An unknown group targeted the US embassy in Ankara, the capital of Turkey, with an explosive device. At least two security guards were killed in the explosion and an unknown number of people wounded:
A suspected suicide bomber detonated an explosive device at the entrance of the U.S. Embassy in the Turkish capital on Friday and at least two people are dead, a police official said.
An Associated Press journalist saw a body in the street in front of an embassy side entrance. The bomb appeared to have exploded inside the security checkpoint at the entrance of the visa section of the embassy.
Several ambulances were dispatched to the area. An AP journalist saw at least one woman who appeared to be seriously injured being carried into an ambulance.
Private NTV television said two security guards at the entrance were killed.
No one has yet claimed responsibility for the bombing, and it may not be clear yet exactly what the motive is. Turkey has active terrorist groups both for radical Islam and Kurdish autonomy, although it’s probably not likely that the latter would target the US. On the other hand, al-Qaeda and its affiliates usually go for more dramatic attacks, with multiple bombings and better penetration of targets. The image from CNN shows significant damage to the entrance, but it doesn’t appear that anyone exploited it in a follow-up attack.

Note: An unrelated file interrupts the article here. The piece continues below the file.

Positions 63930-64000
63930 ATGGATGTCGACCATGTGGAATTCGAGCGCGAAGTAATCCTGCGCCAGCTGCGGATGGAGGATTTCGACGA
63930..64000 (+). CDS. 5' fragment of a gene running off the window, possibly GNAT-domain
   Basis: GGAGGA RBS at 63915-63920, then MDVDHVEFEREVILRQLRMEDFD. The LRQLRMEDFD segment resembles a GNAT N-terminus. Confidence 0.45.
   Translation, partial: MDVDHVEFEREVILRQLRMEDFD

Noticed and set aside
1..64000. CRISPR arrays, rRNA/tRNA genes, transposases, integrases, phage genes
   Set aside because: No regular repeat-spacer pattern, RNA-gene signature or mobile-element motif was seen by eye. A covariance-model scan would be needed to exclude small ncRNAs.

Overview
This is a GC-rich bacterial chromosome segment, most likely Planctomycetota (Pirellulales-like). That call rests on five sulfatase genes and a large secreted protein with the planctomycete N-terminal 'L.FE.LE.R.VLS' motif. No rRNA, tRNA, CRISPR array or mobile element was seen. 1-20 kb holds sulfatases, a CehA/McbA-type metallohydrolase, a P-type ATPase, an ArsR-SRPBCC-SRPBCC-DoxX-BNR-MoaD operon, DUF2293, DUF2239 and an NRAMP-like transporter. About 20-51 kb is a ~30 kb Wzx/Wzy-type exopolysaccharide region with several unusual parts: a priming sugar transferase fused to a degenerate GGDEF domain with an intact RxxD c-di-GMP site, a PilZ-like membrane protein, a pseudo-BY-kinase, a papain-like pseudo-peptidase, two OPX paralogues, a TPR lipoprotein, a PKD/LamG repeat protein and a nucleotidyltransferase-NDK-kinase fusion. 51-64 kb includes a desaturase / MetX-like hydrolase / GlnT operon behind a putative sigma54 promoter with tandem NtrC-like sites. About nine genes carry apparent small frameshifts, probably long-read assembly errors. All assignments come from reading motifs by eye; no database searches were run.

CNN is also reporting that this was a suicide-bombing attack.
Update: A bit more from CBS:
CNN’s Turkish service said witnesses had seen the bomber approach the building and enter a gate to the fortified compound. It wasn’t clear whether the bomber entered the building before detonating their explosives.
The switchboard for the U.S. Embassy is operated out of Istanbul. A switchboard operator told CBS News the embassy staff had taken cover following the explosion, explaining why nobody answered phones at the Ankara building.
The U.S. Embassy is located in the heart of Ankara. Photos and video broadcast by Turkish television showed significant damage to a wall and what appeared to be a bullet-proof window in the embassy.
In considering suspects, it might not be too bad to keep this in mind, too:
CBS News senior correspondent John Miller, a former deputy director in the National Intelligence Director’s office, says al Qaeda will be one of the first groups considered as suspect in the attack, but he also notes the recent Israeli airstrike in Syria, for which Damascus and its staunch ally Iran vowed to retaliate. …
“Iran, in terms of retribution, would stack Israel and the U.S. together,” says Miller.
Don’t forget that the US and Germany deployed troops and defensive systems to the Turkey-Syria border after a rocket attack from Syria late last year, too. That may have angered any number of radical groups, as well as Syria and Iran.
We’ll have more on this as it comes.